A fire hydrant sits across the street from the rubble that remains of three properties that burned down on Mount Washington in February

A fire hydrant sits across the street from the rubble that remains of three properties that burned down on Mount Washington in February

CVRD adopts Mount Washington fire protection bylaws

Firefighting facility to be built at mountain resort

At its Tuesday meeting, the regional district board adopted bylaws to establish a fire protection service at Mount Washington and to authorize a $415,000 loan to construct a firefighting facility at the resort community.

A referendum held Saturday passed overwhelmingly in favour of the service.

Area C (Puntledge-Black Creek) director Edwin Grieve commended the efforts of a steering committee that worked for about a year-and-a-half to make this happen.

“And also thank the residents of Mount Washington for having the vision to look down the road and see that as the mountain grows, this is going to be an integral part of helping the mountain grow into something that will be even greater than it is today,” Grieve said. “Because without a fire department, you really can’t have a community, and especially the economic development that is needed to turn that mountain into a 12-month-a-year resort that I can see it becoming. So thanks all around.”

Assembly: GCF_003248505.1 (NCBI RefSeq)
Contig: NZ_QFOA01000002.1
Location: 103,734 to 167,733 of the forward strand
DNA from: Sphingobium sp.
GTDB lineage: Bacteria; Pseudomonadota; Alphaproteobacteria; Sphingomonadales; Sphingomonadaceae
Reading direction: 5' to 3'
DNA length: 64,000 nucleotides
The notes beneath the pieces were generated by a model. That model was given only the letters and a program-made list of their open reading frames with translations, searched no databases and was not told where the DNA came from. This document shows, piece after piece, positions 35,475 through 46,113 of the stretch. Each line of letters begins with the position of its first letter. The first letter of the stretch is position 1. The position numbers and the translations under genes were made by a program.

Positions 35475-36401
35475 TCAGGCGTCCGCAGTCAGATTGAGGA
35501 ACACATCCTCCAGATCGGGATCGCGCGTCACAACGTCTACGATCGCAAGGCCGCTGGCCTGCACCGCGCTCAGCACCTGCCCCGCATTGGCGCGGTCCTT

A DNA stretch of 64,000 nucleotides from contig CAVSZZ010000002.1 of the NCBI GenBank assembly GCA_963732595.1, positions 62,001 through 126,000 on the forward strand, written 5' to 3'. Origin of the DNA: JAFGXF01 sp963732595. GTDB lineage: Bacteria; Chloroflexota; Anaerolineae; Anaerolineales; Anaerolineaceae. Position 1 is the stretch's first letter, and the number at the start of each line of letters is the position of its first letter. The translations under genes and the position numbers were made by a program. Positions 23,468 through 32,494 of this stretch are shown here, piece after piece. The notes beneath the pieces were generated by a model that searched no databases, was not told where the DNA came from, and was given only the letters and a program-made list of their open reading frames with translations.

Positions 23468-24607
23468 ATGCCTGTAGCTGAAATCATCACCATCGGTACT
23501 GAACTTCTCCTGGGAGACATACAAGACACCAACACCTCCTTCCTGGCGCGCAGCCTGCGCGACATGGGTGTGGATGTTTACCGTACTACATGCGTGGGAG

Last year in February, a late night fire destroyed three cabins on Mount Washington.

They were left to burn due to the lack of fire protection.

At the referendum, 102 voters approved the service and 19 said no.

The total number of eligible voters was 300, many of whom are not residents of the mountain (i.e. out-of-area property owners).

Voter turnout was about 40 per cent.

 

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